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Re: Re: How to find which variable caused the trigger in Manipulate[]
*To*: mathgroup at smc.vnet.net
*Subject*: [mg103847] Re: [mg103821] Re: How to find which variable caused the trigger in Manipulate[]
*From*: "David Park" <djmpark at comcast.net>
*Date*: Fri, 9 Oct 2009 07:15:54 -0400 (EDT)
*References*: <hafbgr$j4r$1@smc.vnet.net> <33000296.1255005115092.JavaMail.root@n11>
I know that the Demonstrations project is very popular and it does get users
turned on to dynamic presentations. That is all to the good. But it is too
restricted.
What we really need to be able to do is use Mathematica as an active and
dynamic technical writing medium and to be able to send the notebooks to
anyone and know that they could read and evaluate them (but perhaps not do
anything else) just as with PDF documents.
Nothing would do more to turn Mathematica into a "must learn, must have"
application. Nothing would do more to promote better scientific
communication.
Otherwise, what could is all this fancy dynamic stuff except for our own
private enjoyment or within restricted groups? It's a shame because all the
pieces are there within regular Mathematica.
David Park
djmpark at comcast.net
http://home.comcast.net/~djmpark/
From: Nasser Abbasi [mailto:nma at 12000.org]
"Nasser Abbasi" <nma at 12000.org> wrote in message
news:hafbgr$j4r$1 at smc.vnet.net...
>> Again, I want something like this
>>
>> Manipulate[
>> process[( pickTheCorrectControlVariableWhichChanged ],
>> {a, 0, 1}, {b, 0, 1}, Initialization :>
>>
>> (process[arg_] := Module[{}, Plot[Sin[arg*x], {x, -Pi, Pi}]])
>> ]
>>
>>
>
> I made some progress and I think I have a solution.
>
> I save the old value of each control variable in a global variable, then
> in
> the Manipulate expression, I check, using an If statement which current
> value of the control variable is different from the old value. I got it to
> work ok finally.
>
> Here is an example:
>
> olda = 999;
> oldb = 999;
>
> Manipulate[
> If[olda != a, {olda = a; Style[StringJoin["a=", ToString[a]]]},
>
> If[oldb != b, {oldb = b; Style[StringJoin["b=", ToString[b]]]},
>
> Text["this message should NOT show up!"]]], {a, 0, 1}, {b, 0, 1},
>
> LocalizeVariables -> True, TrackedSymbols -> {a, b}]
>
>
It is me again, with the same problem.
I found out that I can NOT use global variables in a demo, and I also can't
wrap the whole Manipulate inside a module. Any one of the above method will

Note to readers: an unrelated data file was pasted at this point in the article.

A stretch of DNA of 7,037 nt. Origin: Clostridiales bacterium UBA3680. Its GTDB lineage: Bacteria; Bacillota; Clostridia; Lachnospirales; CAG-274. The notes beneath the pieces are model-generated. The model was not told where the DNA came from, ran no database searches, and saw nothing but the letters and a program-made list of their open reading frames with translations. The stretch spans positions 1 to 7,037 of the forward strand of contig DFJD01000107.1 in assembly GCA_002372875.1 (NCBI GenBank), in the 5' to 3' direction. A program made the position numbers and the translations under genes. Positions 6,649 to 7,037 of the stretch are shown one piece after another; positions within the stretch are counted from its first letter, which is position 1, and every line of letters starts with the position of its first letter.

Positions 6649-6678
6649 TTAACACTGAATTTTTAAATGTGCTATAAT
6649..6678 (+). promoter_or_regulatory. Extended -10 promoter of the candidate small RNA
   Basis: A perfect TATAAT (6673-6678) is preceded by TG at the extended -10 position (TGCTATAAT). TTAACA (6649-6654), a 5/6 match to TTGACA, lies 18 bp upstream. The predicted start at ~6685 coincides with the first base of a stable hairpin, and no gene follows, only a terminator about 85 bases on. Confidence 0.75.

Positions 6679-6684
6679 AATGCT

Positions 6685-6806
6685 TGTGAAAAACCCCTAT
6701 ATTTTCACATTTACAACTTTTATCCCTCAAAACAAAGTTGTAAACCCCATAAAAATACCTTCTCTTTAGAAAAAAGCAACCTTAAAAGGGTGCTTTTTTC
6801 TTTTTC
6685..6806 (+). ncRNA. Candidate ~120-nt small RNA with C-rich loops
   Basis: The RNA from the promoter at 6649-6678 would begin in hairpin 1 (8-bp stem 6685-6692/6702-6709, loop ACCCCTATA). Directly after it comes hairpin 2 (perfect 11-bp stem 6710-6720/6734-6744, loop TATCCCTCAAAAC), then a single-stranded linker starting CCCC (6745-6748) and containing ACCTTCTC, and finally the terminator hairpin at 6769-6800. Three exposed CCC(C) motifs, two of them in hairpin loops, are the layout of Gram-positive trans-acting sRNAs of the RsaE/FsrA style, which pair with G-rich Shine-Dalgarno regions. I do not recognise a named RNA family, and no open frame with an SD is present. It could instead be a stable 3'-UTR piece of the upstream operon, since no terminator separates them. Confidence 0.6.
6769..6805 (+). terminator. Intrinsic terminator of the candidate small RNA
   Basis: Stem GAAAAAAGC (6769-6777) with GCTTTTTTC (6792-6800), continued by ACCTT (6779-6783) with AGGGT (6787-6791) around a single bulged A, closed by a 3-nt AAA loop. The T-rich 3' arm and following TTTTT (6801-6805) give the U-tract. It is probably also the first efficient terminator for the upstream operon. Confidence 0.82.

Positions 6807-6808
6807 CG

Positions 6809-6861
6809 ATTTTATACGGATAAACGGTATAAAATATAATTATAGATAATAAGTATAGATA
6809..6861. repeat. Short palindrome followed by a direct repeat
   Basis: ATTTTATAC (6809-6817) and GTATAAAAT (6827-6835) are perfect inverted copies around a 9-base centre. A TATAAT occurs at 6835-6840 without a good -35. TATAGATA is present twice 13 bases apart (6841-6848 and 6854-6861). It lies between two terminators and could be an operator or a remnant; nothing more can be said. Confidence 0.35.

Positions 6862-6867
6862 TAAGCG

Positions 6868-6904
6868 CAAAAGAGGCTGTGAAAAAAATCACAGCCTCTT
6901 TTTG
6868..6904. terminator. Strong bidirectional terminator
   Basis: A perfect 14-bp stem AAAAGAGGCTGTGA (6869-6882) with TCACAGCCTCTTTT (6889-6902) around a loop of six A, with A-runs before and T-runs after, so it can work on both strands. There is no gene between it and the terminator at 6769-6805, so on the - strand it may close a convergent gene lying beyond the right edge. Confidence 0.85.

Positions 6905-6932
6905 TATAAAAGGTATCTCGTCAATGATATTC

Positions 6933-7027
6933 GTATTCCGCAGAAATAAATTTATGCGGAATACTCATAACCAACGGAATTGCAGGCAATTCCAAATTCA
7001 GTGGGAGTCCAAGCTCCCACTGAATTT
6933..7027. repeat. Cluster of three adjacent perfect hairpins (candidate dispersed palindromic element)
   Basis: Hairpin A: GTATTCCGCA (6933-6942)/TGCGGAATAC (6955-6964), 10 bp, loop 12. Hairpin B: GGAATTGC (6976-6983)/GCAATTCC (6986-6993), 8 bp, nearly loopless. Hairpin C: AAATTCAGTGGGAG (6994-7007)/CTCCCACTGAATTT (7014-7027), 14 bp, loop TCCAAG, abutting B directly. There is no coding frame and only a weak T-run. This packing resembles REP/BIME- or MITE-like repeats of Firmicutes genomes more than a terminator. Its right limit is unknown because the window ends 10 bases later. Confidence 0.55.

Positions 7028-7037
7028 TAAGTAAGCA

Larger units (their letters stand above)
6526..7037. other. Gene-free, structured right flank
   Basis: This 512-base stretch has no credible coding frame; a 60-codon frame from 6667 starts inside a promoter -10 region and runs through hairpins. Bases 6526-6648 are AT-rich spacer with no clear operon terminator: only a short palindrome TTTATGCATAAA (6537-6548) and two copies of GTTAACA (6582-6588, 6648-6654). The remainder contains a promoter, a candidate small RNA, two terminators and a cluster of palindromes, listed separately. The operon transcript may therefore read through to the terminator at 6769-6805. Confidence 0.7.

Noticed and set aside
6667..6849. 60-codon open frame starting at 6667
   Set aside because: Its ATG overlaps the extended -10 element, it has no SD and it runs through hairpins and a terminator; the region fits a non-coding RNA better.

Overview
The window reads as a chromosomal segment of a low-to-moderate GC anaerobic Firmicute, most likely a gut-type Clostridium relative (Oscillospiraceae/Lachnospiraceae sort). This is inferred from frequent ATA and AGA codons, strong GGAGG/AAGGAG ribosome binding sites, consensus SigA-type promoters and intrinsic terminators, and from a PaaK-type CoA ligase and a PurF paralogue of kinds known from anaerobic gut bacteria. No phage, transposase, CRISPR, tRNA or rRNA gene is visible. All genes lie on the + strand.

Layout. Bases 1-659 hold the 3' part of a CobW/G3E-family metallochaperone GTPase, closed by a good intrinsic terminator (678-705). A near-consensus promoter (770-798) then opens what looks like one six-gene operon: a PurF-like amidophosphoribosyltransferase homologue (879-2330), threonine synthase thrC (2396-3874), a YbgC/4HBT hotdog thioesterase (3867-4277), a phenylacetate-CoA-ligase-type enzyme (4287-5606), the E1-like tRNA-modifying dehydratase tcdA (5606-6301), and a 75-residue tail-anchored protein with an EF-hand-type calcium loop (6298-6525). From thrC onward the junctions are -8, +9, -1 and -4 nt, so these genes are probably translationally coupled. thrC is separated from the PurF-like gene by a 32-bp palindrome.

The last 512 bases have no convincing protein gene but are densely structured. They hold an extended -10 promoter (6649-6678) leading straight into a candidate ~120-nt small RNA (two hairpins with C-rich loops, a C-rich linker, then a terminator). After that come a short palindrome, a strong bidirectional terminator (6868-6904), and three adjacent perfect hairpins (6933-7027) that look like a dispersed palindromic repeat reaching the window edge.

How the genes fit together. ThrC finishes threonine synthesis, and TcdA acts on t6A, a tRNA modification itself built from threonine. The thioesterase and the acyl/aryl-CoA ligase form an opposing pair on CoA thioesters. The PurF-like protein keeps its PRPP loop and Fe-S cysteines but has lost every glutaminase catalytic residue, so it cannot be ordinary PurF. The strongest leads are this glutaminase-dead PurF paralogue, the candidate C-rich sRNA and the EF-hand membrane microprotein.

have solved this problem, but rules are rules, so now I have to find another
solution. So I am stuck again.
Before I recode everything again, which I would hate to do, I thought I'll
ask one more time, may be some expert can have a solution. But this one is
really hard.
I'll explain again the problem to make sure we are all clear on it.
I need to write a Manipulate where inside the Manipulate I need to detect
which slider or in other words, which control variable was changed. i.e.
which slider the user just changed to cause the Manipulate expression to be
generated. (I need to do this so I can do different processing based on the
slider that was selected)
We all know that Manipulate generates a new version of its expression when
one of the control variables changes value. I need to know which control
variable changed.
There is the general layout
Manipulate[
(* expression that uses control variables *)
,
(* controls here which update the control variables values *)
]
But there are restriction on the solution, since this will be for a demo.
Again, there can NOT be global variables used, (i.e. no variables in the
Manipulate initialization section, since these are global), and there can
NOT be a module around Manipulate[], i.e. no Module[{...}, Manipulate[...]]
allowed.
Here is a small code to show the problem
Manipulate[
Text[StringJoin["you moved the ", "x or y", " slider"]],
{x, 0, 1},
{y, 0, 1}
]
Could someone modify the above, so that the code above will tell which
slider the user _just_ moved?
It seems like an impossible problem for me to solve without the use of
global variables or a module around Manipulate.
Here is what I tried so far, and this fail:
Manipulate[
Which[
x != oldx,
{oldx = x; Text[StringJoin["you moved the ", "x ", " slider"]]},
y != oldy,
{oldy = y; Text[StringJoin["you moved the ", "y ", " slider"]]},
True, Text["why Ami here??"]
],
{x, 0, 1},
{y, 0, 1},
{oldx, -999, ControlType -> None},
{oldy, -999, ControlType -> None}
]
The reason it fail is because oldx and oldy are updated to the same value of
x and y whenever x or y changes before I get the chance to do the
comparison. I.e. when the new version of the expression is generated, oldx=x
and oldy=y each time. This seems to consequences of Manipulate generating
DynamicModule[] for the whole thing. You can see this by using the SnapShot
option on the Manipulate output. This will generate the whole expression
form. (Nice tool).
If someone can make it so that the above will display the correct message
each time, then I would declare that person to be the Mathematica Guru of
the year.
I think I have reached the limit of my current Mathematica understanding
when it comes to internals of Manipulate and Dynamics to be to solve this
one. But I'll keep on looking.
Thank you,
--Nasser
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